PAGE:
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It’s now generally accepted that Australia’s future is intimately bound up with Asia. There are economic, strategic and obvious geographic reasons why this is so. Consequently, the conversation has shifted from the out-dated, ‘Will you engage with Asia?’ to the current, ‘How can you engage to best advantage?’ It’s a reasonable question. While the Asia-Pacific region is rich with opportunity for Australia, it’s also fraught with complexity and cultural risk. Things can go wrong, and sometimes do. The challenges faced by Australian organisations in Asia are like complex and interwoven puzzles. The key that unlocks the solution to these puzzles is cultural competence.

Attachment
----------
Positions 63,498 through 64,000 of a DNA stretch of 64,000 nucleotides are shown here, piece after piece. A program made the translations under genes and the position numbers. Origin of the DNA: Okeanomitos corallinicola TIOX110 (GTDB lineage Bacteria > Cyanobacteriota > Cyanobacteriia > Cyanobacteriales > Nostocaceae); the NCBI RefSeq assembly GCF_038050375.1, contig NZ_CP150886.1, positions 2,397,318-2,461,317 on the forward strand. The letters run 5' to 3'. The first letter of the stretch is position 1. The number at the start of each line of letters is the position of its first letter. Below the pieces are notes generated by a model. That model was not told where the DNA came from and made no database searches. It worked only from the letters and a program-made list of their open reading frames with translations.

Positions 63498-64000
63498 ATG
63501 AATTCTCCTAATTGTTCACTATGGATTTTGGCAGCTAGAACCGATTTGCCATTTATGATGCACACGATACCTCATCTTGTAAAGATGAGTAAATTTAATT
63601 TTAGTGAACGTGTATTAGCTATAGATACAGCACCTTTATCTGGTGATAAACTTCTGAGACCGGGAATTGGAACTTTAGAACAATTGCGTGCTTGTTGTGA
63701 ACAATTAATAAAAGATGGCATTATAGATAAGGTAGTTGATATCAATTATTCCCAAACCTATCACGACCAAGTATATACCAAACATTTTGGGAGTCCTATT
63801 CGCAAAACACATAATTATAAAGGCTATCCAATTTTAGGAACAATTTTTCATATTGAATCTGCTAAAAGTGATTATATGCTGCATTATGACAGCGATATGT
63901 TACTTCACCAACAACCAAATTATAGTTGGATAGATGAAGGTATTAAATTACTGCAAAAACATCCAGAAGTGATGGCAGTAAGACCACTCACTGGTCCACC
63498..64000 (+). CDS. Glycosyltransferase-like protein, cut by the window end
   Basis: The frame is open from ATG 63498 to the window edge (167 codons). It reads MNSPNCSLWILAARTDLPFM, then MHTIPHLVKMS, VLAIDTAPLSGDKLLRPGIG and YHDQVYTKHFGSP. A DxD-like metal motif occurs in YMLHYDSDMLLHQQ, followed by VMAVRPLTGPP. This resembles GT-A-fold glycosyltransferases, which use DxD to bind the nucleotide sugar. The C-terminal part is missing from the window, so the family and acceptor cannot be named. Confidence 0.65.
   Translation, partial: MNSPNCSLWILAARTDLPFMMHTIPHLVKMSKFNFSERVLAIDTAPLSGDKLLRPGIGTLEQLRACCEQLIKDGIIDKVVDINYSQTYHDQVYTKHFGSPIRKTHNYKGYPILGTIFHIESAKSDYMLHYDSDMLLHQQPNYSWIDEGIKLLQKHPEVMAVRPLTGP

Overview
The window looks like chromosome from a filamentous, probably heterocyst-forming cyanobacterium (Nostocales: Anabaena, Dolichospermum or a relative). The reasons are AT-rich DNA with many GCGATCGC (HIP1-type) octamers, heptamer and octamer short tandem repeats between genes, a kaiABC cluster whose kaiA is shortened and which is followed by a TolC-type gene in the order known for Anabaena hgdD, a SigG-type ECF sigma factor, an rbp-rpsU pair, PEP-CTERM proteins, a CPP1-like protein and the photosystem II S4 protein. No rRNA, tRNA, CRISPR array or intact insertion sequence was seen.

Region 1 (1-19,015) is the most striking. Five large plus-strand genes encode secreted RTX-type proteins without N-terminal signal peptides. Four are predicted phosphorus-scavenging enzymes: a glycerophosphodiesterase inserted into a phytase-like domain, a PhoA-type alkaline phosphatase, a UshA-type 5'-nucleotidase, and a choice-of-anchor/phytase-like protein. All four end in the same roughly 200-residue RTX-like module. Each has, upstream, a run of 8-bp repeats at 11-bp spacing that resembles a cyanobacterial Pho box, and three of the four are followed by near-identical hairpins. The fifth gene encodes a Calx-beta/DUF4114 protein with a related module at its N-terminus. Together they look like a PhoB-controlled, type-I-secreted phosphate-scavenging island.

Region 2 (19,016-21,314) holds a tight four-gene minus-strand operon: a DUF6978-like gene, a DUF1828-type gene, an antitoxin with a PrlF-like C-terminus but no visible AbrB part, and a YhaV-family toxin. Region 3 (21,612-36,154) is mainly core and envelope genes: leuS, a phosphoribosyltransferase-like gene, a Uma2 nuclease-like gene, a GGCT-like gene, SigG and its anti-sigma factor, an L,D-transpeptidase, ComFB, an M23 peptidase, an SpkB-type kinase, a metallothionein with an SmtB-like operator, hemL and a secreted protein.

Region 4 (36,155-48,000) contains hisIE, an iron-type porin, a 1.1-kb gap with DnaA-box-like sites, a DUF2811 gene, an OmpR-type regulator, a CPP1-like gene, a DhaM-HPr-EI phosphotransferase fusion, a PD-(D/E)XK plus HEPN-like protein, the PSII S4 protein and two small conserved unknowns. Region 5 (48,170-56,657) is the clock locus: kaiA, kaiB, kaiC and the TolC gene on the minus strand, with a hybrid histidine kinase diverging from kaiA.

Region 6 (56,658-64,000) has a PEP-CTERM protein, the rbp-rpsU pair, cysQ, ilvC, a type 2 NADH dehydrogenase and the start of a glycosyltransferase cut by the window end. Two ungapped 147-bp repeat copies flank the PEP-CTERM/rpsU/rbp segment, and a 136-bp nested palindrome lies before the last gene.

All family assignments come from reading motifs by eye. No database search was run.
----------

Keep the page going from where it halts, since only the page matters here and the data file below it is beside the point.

While this new Asian century is certain to present Australia with significant economic, strategic and social opportunities, it is already bringing challenge and risk as well. Cultural differences run deeper and are more pervasive than many realise. For example, the obvious differences in communication patterns, soon encountered when you work in Asia, reflect deeper and subtler cultural differences in cognitive style. In addition, although cultures change, this happens slowly and in ways that tend to reflect a society’s particular historical traditions. All this means that Australia urgently needs to build greater cultural competence: an integrated set of attributes, insight and skills for effective collaboration with Asian colleagues and counterparts. Taken together, such skills support both individuals and organisations in addressing the challenges and mitigating the risks that are the inevitable companions of opportunity. If professionals across all sectors can succeed in this task, then Australia will possess a unique competitive advantage and a sound platform for future security and prosperity.